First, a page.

Author Archives: David Darlington

Free Access to the Directory in April 2011

During the month of April the AHA is offering free, unrestricted access to the online version of the Directory of History Departments, Organizations, and Historians.

Access
To try the online Directory, you will just need to log in here as a Guest at (user: Guest, password: April2011). At the end of April, only members and institutions who have subscribed to the Directory (through the Member or Departmental Services Programs) or purchased access through the AHAs Publication Sales Shop will have full access (sales will begin at the end of the month).

Life Member Named Routledge History Author of the Month

Karen OffenKaren Offen, a Life Member of the AHA, has been named Author of the Month for March by Routledge, the academic publishing imprint based in Great Britain. Offen is a senior scholar affiliated with the Michelle R. Clayman Institute for Gender Research at Stanford University.

It’s fitting that Offen is  being recognized in March, since it’s Women’s History Month, and her latest book is Globalizing Feminisms 1789–1945, which she edited to provide a comprehensive, comparative history of feminist movements around the world prior to 1945.

The 2011 Job Center by the Numbers

Let’s take a look at the numbers around the 2011 Job Center. Activity at the Job Center rebounded a bit after a down year at San Diego, as staff tracked 168 total searches at the 2011 meeting, compared to 115 for 2010. Sixty-five of those searches used the free tables in the ballroom (the rest of the searches used suites spread throughout the convention hotels), and at those tables they conducted 716 interviews, or an average of 11 interviews per search.

Books by Members – December 2010

As a service to AHA members, we are listing books by members received in the headquarters office in recent months. These postings will only constitute an announcement of their publication and provide short descriptions of the books. These are not reviews. Books for review by the AHR need to be sent to the attention of Moureen Coulter, 914 Atwater, Bloomington, IN 47401. Follow the links below to Amazon.com, where a portion of your purchases go to support the AHA. See previous books by members blog posts from this year, including April 2010, July 2010, and November 2010.

Job Center Handout Now Online

Job searches at the AHA's 125th Annual MeetingThe 2011 Job Center Handout is now available on our web site here (PDF). This document includes a review of how the Job Center works, plus a list of all the job searches taking place in Boston that have been reported to the
AHA as of December 13. Positions with a full job description and marked “collecting c.v.’s” are participating in c.v. collections at the meeting and may schedule interviews on site; all others are conducting pre-arranged interviews based on applications already received.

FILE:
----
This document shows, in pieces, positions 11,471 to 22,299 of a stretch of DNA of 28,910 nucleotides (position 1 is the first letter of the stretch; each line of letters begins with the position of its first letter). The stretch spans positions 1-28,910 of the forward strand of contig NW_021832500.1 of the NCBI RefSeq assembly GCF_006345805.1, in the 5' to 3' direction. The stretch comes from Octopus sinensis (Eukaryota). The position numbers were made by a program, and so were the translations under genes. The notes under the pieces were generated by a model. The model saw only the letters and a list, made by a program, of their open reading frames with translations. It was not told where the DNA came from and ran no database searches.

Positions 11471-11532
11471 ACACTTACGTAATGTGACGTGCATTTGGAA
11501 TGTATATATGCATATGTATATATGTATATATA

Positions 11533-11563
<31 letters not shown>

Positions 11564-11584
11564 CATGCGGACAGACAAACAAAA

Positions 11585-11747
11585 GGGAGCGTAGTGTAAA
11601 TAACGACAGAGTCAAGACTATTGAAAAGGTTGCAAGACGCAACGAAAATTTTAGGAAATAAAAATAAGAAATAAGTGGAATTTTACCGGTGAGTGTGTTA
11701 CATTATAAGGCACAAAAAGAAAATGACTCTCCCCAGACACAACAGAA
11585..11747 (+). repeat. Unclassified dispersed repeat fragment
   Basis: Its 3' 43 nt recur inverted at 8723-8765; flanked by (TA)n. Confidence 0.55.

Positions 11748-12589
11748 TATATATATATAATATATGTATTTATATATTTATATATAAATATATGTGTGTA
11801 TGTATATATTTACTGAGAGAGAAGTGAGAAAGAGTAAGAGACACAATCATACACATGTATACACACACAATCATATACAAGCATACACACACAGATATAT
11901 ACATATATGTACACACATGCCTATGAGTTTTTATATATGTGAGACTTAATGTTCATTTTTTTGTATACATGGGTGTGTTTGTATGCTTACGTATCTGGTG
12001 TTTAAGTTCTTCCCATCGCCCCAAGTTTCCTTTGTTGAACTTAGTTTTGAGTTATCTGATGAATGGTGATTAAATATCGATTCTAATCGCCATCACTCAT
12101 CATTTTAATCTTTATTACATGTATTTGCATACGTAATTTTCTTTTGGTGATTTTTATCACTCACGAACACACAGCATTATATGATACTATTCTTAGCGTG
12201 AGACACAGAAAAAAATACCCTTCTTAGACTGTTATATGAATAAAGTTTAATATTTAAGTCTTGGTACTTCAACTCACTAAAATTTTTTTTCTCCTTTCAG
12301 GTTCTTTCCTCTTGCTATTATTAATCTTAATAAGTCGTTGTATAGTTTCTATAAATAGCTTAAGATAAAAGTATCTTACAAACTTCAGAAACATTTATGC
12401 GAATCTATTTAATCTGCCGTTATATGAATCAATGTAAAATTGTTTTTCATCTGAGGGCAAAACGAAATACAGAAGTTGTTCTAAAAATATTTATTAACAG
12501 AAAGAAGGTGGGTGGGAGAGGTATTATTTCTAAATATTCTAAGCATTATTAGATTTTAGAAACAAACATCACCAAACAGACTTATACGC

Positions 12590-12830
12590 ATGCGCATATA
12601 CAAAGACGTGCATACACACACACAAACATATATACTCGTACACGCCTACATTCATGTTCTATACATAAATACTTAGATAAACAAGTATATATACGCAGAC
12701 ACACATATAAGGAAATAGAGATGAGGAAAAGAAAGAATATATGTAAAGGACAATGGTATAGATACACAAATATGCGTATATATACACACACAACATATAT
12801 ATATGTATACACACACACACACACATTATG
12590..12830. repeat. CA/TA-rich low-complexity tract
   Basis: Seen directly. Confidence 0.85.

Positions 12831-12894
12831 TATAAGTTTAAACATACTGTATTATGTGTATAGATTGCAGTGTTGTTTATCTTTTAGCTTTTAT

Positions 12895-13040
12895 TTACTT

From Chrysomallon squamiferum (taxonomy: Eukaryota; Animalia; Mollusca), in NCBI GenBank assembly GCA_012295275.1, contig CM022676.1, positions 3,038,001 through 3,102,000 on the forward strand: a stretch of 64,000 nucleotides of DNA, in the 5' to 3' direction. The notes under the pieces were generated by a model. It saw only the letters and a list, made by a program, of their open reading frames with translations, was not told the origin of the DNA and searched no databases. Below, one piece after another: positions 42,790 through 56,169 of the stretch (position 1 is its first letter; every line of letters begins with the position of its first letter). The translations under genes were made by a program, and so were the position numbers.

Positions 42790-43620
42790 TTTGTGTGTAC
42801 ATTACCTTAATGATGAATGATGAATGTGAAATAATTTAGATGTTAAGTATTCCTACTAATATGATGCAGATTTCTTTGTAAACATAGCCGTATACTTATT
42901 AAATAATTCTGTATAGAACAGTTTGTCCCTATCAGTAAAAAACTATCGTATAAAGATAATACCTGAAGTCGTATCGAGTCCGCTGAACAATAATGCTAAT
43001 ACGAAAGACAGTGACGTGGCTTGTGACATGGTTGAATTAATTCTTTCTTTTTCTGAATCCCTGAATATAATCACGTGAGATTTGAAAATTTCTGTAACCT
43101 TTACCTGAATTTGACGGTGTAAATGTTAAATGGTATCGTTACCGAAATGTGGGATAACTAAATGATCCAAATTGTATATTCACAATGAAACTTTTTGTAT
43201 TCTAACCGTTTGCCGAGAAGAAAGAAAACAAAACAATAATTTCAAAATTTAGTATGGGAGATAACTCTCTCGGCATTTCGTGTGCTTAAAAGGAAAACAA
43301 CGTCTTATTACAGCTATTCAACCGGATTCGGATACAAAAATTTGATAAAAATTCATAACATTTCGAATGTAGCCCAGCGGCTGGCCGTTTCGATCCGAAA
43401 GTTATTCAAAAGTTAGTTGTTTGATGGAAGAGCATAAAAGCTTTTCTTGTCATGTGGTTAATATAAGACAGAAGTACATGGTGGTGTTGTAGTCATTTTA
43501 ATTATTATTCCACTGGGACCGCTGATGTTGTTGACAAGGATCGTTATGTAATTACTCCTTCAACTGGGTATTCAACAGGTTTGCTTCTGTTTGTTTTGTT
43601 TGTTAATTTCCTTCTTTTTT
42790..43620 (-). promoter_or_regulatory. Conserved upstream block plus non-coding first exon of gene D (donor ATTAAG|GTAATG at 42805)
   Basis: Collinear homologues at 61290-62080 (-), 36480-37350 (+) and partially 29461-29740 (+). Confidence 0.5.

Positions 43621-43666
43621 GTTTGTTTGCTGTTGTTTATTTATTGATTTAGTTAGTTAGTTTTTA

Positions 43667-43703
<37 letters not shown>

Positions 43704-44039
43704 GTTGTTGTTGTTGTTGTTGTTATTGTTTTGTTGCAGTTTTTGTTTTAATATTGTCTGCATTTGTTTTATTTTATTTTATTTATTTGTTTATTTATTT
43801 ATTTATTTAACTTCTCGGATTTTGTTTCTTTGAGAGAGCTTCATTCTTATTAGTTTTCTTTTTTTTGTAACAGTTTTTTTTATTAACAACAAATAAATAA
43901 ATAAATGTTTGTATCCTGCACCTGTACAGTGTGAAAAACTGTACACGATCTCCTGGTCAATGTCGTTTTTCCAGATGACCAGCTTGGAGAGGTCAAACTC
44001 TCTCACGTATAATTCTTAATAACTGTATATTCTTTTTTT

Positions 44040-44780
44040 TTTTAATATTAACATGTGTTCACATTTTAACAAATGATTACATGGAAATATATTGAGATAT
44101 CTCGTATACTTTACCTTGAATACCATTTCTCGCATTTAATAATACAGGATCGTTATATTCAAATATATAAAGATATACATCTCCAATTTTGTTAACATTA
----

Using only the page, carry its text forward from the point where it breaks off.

Books by Members – November 2010

As a service to AHA members, we are listing books by members received in the headquarters office in recent months. These postings will only constitute an announcement of their publication and provide short descriptions of the books. These are not reviews. Books for review by the AHR need to be sent to the attention of Moureen Coulter, 914 Atwater, Bloomington, IN 47401. Follow the links below to Amazon.com, where a portion of your purchases go to support the AHA. See previous books by members blog posts, April 2010, andJuly 2010, from this year.

The Job Center: What Candidates Need to Know

2011 Annual MeetingDavid Darlington is associate editor of Perspectives on History and is a co-manager of the Job Center. A version of this FAQ appears in the Annual Meeting Supplement to Perspectives on History.

So the time has come to look for a new job. The Job Center is one of the places you’ll need to be. A big part of each and every AHA annual meeting, at the Job Center we hope to connect you as a candidate with the search committee that has the right position for you.

Designing Tomorrow at the National Building Museum

Designing Tomorrow exhibit at National Building MuseumThe National Building Museum in Washington, D.C. (401 F Street, NW) launched a new exhibition on October 2, 2010, called Designing Tomorrow: America’s World’s Fairs of the 1930s. On display until July 10, 2011, Designing Tomorrow is the first exhibit to consider the impact of the six American expositions of the 1930s (Chicago, San Diego, Cleveland, Dallas, San Francisco, and New York) on the popularization of modern design and the creation of a modern consumer culture. At these fairs, architects and industrial designers collaborated with businesses to present a golden future complete with highways, televisions, all-electric kitchens, and even robots.